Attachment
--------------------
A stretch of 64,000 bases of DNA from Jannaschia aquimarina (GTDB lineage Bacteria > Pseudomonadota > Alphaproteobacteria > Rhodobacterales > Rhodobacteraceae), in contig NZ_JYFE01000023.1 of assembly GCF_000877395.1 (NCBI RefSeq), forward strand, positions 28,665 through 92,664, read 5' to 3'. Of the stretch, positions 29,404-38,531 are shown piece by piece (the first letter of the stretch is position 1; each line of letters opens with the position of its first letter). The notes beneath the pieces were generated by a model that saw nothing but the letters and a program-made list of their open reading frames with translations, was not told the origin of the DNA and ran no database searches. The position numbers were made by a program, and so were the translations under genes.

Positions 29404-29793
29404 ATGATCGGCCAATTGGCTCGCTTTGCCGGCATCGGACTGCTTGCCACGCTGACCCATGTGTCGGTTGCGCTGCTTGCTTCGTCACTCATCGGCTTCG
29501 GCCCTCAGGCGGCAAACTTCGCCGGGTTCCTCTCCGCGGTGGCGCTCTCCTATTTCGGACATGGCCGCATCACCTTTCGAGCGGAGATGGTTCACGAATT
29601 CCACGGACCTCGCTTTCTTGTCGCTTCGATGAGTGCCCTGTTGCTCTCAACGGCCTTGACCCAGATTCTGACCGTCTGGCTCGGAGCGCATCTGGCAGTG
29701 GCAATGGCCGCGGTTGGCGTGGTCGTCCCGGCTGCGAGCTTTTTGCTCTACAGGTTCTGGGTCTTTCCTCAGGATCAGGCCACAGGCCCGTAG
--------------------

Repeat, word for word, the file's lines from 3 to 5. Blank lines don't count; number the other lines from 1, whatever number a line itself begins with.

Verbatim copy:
29404 ATGATCGGCCAATTGGCTCGCTTTGCCGGCATCGGACTGCTTGCCACGCTGACCCATGTGTCGGTTGCGCTGCTTGCTTCGTCACTCATCGGCTTCG
29501 GCCCTCAGGCGGCAAACTTCGCCGGGTTCCTCTCCGCGGTGGCGCTCTCCTATTTCGGACATGGCCGCATCACCTTTCGAGCGGAGATGGTTCACGAATT
29601 CCACGGACCTCGCTTTCTTGTCGCTTCGATGAGTGCCCTGTTGCTCTCAACGGCCTTGACCCAGATTCTGACCGTCTGGCTCGGAGCGCATCTGGCAGTG